How do you win in a battle of the behemoths? There are ways aplenty, but one of them - the one England chose - is to ease past 350 in 44 overs with seven wickets in hand and leave Brendon McCullum - the greatest human on the planet (after Andrea Pirlo) - dumbfounded on what was perhaps one of the greatest nights in English Cricket history.
It has all come down to the 5th ODI at Chester-Le Street then (Emirates Durham ICG) now as we head towards the end of a series where spankings have been a familiar sight. With Durham expected to be "another" good batting surface, one can only expect another cracker, maybe something better than that.
England have played well throughout an ODI series for the first time since July 1670, and to not win the series hence would be disappointing while being a real shame for the ones who have put all those efforts in. The key would be not letting the pressure of winning the series get to the the players for England, because if that happens, they will wilt and gift the series away to New Zealand.
Also, just as it is important to play with a carefree attitude, so it is for England to bowl better at the death and get the yorkers right rather than being dreadful at the back end as they generally have been. No matter how much of a roll you have been or or what kind of a form are you in, chasing any total in excess of 350 twice in a row isn't what you want, especially in a series decider. Ben Stokes and Mark Wood - the local boys - do know the Durham pitch better than anyone and their impact could be "huge" henceforth with that ball in hand.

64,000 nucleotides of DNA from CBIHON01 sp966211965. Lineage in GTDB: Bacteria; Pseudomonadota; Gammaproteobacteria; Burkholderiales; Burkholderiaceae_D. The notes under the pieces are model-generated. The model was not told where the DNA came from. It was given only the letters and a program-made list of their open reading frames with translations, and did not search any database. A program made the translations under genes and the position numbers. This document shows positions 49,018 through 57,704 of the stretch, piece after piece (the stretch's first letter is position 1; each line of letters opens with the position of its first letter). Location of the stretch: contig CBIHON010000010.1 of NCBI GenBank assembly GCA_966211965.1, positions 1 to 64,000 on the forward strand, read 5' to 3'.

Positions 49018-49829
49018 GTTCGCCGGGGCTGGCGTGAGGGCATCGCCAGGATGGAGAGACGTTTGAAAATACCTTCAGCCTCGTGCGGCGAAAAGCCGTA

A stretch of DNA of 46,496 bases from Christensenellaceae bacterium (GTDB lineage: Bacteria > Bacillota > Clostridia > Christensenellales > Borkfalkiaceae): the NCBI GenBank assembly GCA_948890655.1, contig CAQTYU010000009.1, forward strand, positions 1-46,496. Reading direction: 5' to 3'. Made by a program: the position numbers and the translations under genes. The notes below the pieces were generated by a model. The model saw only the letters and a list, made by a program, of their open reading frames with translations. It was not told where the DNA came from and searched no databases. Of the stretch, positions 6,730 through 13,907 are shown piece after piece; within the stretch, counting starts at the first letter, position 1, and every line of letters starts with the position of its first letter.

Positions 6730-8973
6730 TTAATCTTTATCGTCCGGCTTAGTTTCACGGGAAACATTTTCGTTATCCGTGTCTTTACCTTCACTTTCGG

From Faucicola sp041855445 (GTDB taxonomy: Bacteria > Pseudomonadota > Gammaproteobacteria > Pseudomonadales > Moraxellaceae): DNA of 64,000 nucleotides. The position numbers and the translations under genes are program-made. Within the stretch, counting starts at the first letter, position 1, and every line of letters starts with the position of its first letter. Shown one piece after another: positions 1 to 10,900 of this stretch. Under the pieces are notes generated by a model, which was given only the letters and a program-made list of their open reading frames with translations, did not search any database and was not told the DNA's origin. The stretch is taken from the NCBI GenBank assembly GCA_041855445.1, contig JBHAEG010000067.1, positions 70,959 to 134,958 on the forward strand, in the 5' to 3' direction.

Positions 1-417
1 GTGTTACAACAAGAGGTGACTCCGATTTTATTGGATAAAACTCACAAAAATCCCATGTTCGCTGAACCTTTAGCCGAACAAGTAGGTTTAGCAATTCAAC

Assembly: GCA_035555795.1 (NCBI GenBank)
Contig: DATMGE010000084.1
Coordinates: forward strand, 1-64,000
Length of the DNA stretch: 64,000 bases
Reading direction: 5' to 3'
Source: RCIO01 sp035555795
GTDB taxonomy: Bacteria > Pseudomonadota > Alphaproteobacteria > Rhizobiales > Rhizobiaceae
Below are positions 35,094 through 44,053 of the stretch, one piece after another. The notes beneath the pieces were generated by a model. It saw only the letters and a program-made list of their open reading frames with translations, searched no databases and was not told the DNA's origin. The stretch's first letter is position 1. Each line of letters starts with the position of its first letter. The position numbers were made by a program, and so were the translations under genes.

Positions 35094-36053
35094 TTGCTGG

Line-up: England would like to field the same XI that played at Trent Bridge, mainly because bringing in a debutant in a series decided isn't a very wise thing to do.
Kane Williamson and Ross Taylor have almost single-handedly won matches for New Zealand, and though their form is crucial to New Zealand's chances, it is the runs other batsmen in the team make that could win the game and the series for the Black Caps. Williamson and Taylor - at current form - will score runs anyway, but if McCullum, Guptill, Ronchi and Elliott fail to make meaningful contributions, they are more likely to end up staring Eoin Morgan lift the trophy.
Again, New Zealand need at least one bowler to bowl a good spell to contain England to some sort because even that can make a difference as we saw in the previous game when Mark Wood and Steven Finn's 20 overs proved out to be match-winning. Baz can look up to Tim Southee and Matt Henry - their best bowlers - to step up on the big occasion for obvious reasons. Remember, McClenaghan, Santner and Wheeler would take a battering anyway.
Line-up: New Zealand don't have any option rather than fielding the same XI, so don't expect a new face.